• R Cipolletta

e15: The Mermaid (It_2)

Storyboarding & Fine Tuning 12.10.20

Turning the Bullets into Beats

Procreate vs Photoshop:

As I will be transitioning between these mediums for this module, I thought it wise to dedicate a small portion of this journal entry to thinking about how and when I am going to begin switching to Photoshop. So far I have spent at least 20 minutes of my would-be story beat drawing time interacting with the interface and investigating the differences between the softwares. I think it wouldn’t be a huge leap based on my brief poking around to describe Photoshop as ‘Procreate with extra (fancy) steps’ so I’m not altogether too frightened to make the switch however I may want to check out a few tutorials to get an idea of what those extra (fancy) steps are. The base programme comes with an alarmingly limited set of brushes but I have been reassured that additional ones can be bought or downloaded for free from various sources. Let’s hope this applies to the iPad version as well.


As I conduct this research, I didn’t want to completely halt my progression into developino the Mermaid beats, so I’ve started off the process in Procreate. I will either transition at some point halfway through the beats or save it for when I move onto the high-res character designs in the next step.



Beginning to Draw:

As I was watching the Gnomon Workshop tutorials, I wrote myself some questions as notes that I would need to answer right before I started to draw. Here are those questions, followed by the answers I have come up with now that I am about to start:

  • Iain McCaig has all of his drawings in front of him for reference. This is simple enough to do when you draw on loose paper but how do I do it in my medium?

The answer came to me immediately when I opened up my Procreate app and did what I always do before beginning to work on anything new: create a project file. By organising my main Procreate menu by story idea instead of just grouping everything into ‘Masters Project’, I am able to have a look at all my work for one concept simultaneously, zoom in with a click and hold, and edit the order of my story beats in a quick and easy way. If and when I transition to Photoshop, this technique may have to be adjusted accordingly, but for now I can comfortably work to McCaig’s format.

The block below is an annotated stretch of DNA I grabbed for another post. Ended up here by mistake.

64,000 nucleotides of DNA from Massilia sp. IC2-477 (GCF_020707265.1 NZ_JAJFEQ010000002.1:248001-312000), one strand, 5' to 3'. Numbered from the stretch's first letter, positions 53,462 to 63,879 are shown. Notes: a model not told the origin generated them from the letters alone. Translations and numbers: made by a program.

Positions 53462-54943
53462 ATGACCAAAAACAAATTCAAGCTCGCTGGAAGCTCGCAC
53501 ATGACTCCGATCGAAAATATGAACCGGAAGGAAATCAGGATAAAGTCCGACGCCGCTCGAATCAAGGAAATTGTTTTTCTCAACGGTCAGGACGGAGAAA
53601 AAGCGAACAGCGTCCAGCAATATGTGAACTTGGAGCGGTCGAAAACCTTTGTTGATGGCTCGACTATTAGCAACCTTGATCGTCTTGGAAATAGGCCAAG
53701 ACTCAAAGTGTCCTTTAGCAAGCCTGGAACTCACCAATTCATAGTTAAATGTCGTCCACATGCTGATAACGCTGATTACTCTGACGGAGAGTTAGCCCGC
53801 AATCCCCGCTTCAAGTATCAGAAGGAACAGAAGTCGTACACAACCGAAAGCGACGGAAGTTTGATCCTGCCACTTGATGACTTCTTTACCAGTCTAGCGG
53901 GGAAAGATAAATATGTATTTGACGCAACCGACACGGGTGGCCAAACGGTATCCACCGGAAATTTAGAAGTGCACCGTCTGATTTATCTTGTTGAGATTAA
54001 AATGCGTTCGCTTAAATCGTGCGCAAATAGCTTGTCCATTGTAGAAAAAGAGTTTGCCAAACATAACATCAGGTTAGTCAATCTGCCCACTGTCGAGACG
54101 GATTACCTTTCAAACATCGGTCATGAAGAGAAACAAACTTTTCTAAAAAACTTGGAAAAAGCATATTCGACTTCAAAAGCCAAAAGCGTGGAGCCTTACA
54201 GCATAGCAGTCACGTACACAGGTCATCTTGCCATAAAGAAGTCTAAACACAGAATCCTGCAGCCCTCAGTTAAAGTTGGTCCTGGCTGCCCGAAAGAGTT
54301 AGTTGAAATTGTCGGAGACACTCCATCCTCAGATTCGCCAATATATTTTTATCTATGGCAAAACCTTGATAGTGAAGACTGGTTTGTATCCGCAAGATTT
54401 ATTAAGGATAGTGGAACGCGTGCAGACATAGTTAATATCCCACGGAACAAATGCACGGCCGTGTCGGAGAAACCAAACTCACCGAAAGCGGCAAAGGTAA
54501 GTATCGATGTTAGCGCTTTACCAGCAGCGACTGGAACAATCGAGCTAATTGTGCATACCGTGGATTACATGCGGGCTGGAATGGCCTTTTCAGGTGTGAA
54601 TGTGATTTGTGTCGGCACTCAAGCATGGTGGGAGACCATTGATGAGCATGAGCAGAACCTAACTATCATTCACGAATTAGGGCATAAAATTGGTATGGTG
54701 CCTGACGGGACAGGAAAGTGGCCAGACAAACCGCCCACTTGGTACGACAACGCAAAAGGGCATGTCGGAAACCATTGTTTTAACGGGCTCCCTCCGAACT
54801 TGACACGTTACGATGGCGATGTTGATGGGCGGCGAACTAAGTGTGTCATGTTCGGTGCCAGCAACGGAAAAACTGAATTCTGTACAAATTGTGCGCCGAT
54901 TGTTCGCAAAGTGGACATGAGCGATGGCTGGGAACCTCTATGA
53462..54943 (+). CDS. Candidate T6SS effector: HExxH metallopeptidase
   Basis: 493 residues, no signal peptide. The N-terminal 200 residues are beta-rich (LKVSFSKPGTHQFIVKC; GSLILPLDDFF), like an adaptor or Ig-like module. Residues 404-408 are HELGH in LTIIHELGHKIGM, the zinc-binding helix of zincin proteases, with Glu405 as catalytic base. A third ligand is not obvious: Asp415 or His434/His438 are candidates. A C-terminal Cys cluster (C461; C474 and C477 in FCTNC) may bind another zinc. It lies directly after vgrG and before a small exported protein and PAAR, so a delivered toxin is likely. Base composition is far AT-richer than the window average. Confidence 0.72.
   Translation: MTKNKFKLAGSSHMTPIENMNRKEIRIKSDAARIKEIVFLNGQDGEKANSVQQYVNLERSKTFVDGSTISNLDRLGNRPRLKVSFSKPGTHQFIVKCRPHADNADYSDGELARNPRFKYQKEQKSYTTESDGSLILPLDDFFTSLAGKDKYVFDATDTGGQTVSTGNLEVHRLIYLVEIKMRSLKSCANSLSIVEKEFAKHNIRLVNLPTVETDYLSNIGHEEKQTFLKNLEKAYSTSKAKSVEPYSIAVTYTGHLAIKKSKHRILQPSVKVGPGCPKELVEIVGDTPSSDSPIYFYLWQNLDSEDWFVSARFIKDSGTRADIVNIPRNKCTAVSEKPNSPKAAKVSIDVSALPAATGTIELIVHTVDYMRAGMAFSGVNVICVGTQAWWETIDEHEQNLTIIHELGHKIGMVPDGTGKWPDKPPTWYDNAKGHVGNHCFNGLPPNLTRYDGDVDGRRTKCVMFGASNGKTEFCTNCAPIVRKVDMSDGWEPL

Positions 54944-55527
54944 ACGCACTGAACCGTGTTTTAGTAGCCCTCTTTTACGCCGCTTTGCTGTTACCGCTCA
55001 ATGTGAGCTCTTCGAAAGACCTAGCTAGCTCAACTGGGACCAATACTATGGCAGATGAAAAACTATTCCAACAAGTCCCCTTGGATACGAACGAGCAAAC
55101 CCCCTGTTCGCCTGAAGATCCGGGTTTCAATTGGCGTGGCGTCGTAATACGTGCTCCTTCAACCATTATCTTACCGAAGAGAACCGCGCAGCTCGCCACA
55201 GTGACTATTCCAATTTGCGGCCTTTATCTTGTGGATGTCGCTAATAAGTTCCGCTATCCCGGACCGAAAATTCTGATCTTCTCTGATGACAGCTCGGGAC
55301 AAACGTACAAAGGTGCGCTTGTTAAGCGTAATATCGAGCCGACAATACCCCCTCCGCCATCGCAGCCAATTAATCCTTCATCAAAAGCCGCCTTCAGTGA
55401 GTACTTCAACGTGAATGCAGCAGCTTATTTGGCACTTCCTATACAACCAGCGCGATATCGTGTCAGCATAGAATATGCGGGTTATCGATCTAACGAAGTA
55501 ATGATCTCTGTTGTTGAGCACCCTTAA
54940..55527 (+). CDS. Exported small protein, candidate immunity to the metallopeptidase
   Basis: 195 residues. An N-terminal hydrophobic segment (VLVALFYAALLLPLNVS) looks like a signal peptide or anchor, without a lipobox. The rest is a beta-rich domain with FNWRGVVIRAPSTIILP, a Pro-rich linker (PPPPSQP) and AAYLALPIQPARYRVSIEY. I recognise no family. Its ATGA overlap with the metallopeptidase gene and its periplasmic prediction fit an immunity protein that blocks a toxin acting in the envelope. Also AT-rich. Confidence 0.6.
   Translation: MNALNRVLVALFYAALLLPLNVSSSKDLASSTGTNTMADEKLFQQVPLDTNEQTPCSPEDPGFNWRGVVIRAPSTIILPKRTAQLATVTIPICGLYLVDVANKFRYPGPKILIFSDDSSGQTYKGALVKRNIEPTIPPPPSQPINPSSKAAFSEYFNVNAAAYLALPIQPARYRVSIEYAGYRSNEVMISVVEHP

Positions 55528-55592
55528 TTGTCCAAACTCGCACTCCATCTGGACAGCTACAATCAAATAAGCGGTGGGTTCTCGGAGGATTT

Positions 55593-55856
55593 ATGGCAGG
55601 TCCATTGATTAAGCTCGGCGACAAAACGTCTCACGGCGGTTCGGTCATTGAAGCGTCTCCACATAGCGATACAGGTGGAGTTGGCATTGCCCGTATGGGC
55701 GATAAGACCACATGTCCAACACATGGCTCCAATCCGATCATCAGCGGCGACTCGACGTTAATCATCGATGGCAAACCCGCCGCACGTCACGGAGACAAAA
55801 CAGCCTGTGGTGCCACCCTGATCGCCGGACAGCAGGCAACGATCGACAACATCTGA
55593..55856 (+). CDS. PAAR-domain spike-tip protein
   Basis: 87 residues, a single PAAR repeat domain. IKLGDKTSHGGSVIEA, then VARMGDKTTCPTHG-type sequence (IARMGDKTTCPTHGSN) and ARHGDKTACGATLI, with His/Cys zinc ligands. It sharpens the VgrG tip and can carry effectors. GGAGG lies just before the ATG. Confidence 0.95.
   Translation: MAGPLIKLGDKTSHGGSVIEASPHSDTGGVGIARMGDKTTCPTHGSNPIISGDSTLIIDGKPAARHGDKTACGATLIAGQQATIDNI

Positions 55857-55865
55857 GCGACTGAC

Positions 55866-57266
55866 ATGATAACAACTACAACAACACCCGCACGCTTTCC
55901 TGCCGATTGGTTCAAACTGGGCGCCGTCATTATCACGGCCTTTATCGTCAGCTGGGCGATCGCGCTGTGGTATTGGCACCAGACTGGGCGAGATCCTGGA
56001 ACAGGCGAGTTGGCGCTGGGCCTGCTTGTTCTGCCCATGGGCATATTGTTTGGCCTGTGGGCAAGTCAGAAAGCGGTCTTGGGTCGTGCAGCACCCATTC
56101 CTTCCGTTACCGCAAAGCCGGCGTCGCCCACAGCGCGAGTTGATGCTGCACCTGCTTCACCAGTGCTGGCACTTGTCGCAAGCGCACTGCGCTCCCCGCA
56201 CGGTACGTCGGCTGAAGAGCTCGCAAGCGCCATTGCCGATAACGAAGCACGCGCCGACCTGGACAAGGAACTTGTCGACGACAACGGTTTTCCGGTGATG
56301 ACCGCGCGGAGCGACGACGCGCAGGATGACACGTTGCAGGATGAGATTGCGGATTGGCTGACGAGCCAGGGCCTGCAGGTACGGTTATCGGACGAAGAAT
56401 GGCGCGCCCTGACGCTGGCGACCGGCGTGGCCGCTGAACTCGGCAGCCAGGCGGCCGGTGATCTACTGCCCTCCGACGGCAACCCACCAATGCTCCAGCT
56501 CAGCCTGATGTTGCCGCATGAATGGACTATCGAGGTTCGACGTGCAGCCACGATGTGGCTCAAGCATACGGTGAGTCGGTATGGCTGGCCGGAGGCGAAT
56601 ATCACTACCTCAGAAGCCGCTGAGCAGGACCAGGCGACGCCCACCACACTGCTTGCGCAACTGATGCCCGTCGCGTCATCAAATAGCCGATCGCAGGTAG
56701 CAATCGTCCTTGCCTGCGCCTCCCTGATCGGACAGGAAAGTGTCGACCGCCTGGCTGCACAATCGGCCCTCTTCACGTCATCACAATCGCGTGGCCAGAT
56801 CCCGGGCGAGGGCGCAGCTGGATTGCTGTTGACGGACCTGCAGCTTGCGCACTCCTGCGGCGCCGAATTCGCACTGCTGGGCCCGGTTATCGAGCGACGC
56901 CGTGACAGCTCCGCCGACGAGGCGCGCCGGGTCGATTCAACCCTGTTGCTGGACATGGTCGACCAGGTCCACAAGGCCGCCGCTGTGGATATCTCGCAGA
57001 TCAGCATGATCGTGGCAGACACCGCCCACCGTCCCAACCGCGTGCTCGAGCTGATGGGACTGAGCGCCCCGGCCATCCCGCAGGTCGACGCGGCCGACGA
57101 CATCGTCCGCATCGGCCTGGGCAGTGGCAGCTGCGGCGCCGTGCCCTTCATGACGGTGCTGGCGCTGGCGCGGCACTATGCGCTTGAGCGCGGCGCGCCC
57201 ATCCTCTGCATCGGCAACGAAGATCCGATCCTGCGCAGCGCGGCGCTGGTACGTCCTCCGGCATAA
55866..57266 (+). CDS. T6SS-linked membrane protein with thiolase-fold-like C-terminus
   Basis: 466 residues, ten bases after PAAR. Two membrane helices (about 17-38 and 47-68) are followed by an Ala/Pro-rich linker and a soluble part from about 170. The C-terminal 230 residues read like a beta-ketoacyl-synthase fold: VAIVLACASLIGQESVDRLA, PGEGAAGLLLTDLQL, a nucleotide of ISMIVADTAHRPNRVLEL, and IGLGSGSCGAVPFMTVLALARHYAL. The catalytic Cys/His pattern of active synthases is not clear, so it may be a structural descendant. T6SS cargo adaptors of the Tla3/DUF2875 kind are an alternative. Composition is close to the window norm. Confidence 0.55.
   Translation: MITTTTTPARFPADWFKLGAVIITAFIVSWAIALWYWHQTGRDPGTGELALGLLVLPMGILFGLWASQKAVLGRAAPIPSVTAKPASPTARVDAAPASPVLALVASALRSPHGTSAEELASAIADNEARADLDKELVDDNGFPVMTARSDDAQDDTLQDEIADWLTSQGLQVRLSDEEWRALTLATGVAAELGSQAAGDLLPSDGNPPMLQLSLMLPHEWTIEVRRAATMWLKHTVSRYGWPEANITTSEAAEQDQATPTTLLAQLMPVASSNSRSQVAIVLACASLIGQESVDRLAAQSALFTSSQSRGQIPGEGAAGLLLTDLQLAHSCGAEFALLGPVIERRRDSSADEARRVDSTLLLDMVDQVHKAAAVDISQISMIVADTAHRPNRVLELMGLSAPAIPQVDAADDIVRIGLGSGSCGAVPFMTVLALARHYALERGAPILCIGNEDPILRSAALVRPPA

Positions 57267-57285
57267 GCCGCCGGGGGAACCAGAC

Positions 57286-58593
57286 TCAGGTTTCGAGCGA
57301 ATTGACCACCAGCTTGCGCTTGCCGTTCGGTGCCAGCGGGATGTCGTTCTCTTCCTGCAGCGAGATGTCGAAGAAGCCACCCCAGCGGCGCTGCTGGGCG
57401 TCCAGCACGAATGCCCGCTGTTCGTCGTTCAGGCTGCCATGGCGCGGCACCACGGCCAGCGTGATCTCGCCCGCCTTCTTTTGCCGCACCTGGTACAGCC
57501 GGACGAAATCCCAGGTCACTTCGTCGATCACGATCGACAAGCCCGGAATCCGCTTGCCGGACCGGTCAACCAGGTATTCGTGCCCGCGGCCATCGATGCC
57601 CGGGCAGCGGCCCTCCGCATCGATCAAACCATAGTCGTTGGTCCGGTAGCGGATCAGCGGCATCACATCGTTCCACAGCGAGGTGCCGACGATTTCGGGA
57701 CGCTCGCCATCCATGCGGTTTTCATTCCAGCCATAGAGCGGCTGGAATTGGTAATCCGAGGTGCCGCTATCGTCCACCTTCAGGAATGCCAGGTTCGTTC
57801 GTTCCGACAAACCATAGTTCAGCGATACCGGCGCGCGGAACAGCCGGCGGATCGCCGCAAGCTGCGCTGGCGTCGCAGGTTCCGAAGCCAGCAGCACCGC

• How do I confront the edge of the paper issue when I can't add another sheet to the bottom of the one I'm currently working on? I could just shrink the image in Procreate, but if I over-shrink and try to size back up again then it'll lose quality.

I recently discovered a handy trick on Procreate, to stop the quality reduction issue from happening anymore, so resizing until everything fits on the page (and then maybe cutting unnecessary details later) seems like an efficient-enough solution for the moment. Additionally, I am comforted by the fact that I tend to block out a lot of my base shapes in a larger, thicker brush first before putting down the finer details so, even if there were a quality reduction issue, I could combat it by waiting until after I have resized everything up from the ‘extra paper’ version before putting in those finer details.

Finally, in digital media like Photoshop and Procreate it‘s not so much an issue to drag your tip off of the page when you’re drawing because there is no ‘table’ underneath to scratch up with your ink or pencil lines, so edge-of-the-page-shyness hasn’t seemed to be much of an issue for me in the past.

  • What if my concept doesn't consist of characters? What if it's objects or cases or plants etc? What will be my individual sketches phase?

Since writing this, I feel like it has become a bit of a non-issue because, at worst, I’m usually dealing with a small cast, rather than a non-existent one. I also now believe I can happily follow along with the workshop’s recommended development line with objects just as easily as I could with humans.



Chiara Bautista: